La Copla Española – Lola Flores

María Dolores Flores Ruiz, better known by her stage name of Lola Flores, was born in Jerez de la Frontera (Cádiz) on 23rd January 1923. She was a singer of Copla and Flamenco, a bailaora and actress and was known as “La Faraona” (The Pharaoh Queen, more or less).
Over the decades her personality, character and performing style were described variously as racial, temperamental, authentic or genius.

Limosna de Amores



She was married to the guitarist Antonio González “El Pescaílla”, with whom she had three children, the singers Lolita Flores (Dolores González Flores), Antonio González Flores, who died very shortly after she did, and Rosario González Flores “Rosario”.

Ay Pena, Penita, Pena


Between 1939 and 1995 she appeared in countless films and television series in which she used to play the part of a gypsy. Among them the 40’s classic Embrujo stands out. In this musical drama directed by Carlos Serrano de Osma, she stars opposite her artistic and romantic partner of the time, Manolo Caracol.

El Lerele



Amongst the films she made in the fifties the standout is Morena Clara (1954), a remake of the classic 1934 film starring Imperio Argentina, in which she starred opposite Fernando Fernán Gómez. Others are El Duende de Jerez (1953) and María de la O (1959), her first film with Antonio González “El Pescailla”, who would later become her husband. She also starred in a remake of Imperio Argentina’s Hermana San Suplicio as well as the Mexican dramas La Faraona (1955) and Sueños de Oro (1958).

La Zarzamora



She starred alongside Carmen Sevilla and Paquita Rico in the 1952 film El Balcón de La Luna and their close, lifelong, friendship led them to share numerous tours of Latin America over the years. In the seventies and eighties she made a dozen or so more films as well as TV programmes with the leading Flamenco artists of the time.

A Tu Vera – from the film “El balcón de la Luna”



She received several tributes during her lifetime but, perhaps, the most spectacular was in Miami in 1990, with the participation of several of the leading artists of the time such as José Luis Rodríguez El Puma, Rocío Jurado, Celia Cruz and all her family. She performed with them all. Here she is in a performance at the Florida Park sala de fiestas. During one of her performances there she lost an earring that had cost a fortune and stopped the show (on live TV) to ask the audience and the show’s producers to help her find it because it had cost her “a lot of hard work and effort” to make the money to be able to buy it.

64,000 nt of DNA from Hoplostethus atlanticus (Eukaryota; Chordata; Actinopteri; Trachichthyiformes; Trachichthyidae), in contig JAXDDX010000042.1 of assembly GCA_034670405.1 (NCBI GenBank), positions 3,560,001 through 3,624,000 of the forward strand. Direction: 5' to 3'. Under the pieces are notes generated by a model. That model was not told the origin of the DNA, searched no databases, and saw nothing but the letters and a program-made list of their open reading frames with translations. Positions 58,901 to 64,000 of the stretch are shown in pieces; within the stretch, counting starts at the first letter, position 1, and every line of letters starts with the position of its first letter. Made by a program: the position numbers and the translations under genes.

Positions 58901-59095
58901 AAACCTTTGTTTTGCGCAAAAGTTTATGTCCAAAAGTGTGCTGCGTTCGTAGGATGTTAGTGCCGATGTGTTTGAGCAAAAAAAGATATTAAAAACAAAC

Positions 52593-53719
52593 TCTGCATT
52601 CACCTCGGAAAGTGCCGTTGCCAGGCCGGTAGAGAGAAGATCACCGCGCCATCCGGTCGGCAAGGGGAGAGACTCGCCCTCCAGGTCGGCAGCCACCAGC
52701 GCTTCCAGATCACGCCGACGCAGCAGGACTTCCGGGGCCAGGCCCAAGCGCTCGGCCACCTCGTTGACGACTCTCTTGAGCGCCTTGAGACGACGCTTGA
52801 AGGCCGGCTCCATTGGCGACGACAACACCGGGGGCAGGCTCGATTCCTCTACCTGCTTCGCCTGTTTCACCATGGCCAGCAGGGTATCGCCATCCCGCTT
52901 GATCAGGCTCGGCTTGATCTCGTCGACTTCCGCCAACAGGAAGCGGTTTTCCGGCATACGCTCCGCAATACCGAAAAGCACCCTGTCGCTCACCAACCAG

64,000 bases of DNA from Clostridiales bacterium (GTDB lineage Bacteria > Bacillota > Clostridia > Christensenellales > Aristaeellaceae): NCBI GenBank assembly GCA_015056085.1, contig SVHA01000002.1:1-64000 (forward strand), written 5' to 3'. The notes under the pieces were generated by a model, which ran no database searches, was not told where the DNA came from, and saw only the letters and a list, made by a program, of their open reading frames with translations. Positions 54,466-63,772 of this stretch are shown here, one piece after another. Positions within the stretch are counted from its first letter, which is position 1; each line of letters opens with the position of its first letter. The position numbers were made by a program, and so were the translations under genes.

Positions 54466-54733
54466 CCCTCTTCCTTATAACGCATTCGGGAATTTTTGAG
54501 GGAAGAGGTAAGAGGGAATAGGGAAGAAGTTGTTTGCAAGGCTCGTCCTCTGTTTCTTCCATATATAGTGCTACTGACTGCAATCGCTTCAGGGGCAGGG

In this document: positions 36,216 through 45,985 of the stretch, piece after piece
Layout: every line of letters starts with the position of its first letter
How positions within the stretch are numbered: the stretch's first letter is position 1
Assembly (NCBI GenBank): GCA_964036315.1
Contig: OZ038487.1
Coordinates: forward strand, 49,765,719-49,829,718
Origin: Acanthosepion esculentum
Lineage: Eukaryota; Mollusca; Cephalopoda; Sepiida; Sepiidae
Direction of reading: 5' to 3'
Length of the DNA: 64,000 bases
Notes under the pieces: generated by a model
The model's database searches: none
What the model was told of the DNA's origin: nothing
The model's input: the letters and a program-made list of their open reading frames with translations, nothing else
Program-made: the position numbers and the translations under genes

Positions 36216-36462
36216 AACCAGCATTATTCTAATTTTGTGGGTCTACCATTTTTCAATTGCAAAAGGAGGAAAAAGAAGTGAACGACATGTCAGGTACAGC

Ojalá que te vaya bonito – Rumba


Lola Flores had a captivating, overwhelming and explosive personality and her life was liberally sprinkled with anecdotes, both comic and extravagantly melodramatic, and memorable moments and, it is rumoured, more than a few affairs. It was also said that she couldn’t sing or dance in the conventional sense but that she had what the Flamenco world calls “duende” and that when she was on stage the audience couldn’t take their eyes off her. Because she knew how to hold an audience.
Here is a clip of her reciting the lyrics to a Flamenco number, she was terminally ill with cancer when this was recorded but the strength, power and captivating charisma just blow you away. Mesmerising stuff.

Espectacular

In 1994 she received her last televised tribute, to which she was invited but at which she didn’t perform. She just enjoyed the performances of both her family and friends and was heard to say at the end: I can die happy now.

Somos dos Caminantes – Duet with Julio Iglesias



Lola Flores died on 16th May at the age of 72 at her family home “El Lerele”.

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4 Responses to La Copla Española – Lola Flores

  1. Hoshino Sakura says:

    This is a great post Mak ! ! ! I really enjoyed it – I think my favourite was A Tu Vera ! ! !

    I am going to explore this more and catch up on the other posts ! ! !

  2. Very interesting. What intrigued me was that you said that she couldn’t dance or sing in the conventional sense. What did you mean by that? She sounded fine singing with Julio.

    Thank you for this,

    • maki says:

      She was very prone to doing her own thing. She hadn’t had any formal training and as a result broke a lot of the rules when singing or dancing certain styles (especially Flamenco) which upset the purists. Her disregard for the established canons led more than a few to criticise her performances. Sour grapes, really, because she was quite brilliant.

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